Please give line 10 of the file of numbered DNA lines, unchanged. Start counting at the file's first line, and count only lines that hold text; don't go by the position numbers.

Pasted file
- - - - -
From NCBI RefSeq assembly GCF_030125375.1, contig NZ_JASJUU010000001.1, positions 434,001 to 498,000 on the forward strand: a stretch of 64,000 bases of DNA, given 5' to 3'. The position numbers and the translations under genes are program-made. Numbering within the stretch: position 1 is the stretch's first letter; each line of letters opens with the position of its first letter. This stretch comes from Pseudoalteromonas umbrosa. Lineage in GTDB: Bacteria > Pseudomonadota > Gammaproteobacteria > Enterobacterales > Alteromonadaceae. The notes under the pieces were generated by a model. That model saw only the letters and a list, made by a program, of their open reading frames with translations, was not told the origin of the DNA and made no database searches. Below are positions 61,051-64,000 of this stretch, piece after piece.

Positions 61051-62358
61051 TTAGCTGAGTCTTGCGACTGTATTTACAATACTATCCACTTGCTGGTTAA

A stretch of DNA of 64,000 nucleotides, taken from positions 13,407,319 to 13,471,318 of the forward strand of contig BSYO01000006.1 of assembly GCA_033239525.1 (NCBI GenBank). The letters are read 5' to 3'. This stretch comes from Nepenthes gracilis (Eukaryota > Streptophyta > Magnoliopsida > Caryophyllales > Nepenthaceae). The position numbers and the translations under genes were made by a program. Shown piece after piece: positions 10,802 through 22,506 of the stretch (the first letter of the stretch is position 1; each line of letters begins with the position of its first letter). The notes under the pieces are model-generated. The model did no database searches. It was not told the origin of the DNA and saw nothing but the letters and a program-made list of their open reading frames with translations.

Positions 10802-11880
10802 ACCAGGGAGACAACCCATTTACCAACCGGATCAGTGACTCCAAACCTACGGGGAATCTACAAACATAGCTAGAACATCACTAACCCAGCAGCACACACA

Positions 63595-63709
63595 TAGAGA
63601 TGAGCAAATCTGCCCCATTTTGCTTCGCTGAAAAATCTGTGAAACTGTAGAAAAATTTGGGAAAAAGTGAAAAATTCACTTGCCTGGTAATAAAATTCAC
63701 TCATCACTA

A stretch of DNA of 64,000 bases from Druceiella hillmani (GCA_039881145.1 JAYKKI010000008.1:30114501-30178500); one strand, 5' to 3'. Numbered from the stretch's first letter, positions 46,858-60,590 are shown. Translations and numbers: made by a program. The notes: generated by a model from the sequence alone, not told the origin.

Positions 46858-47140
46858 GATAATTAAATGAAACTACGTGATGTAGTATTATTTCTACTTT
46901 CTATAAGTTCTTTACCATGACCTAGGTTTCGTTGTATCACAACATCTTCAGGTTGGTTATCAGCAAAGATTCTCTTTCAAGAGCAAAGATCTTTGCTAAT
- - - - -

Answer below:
63701 TCATCACTA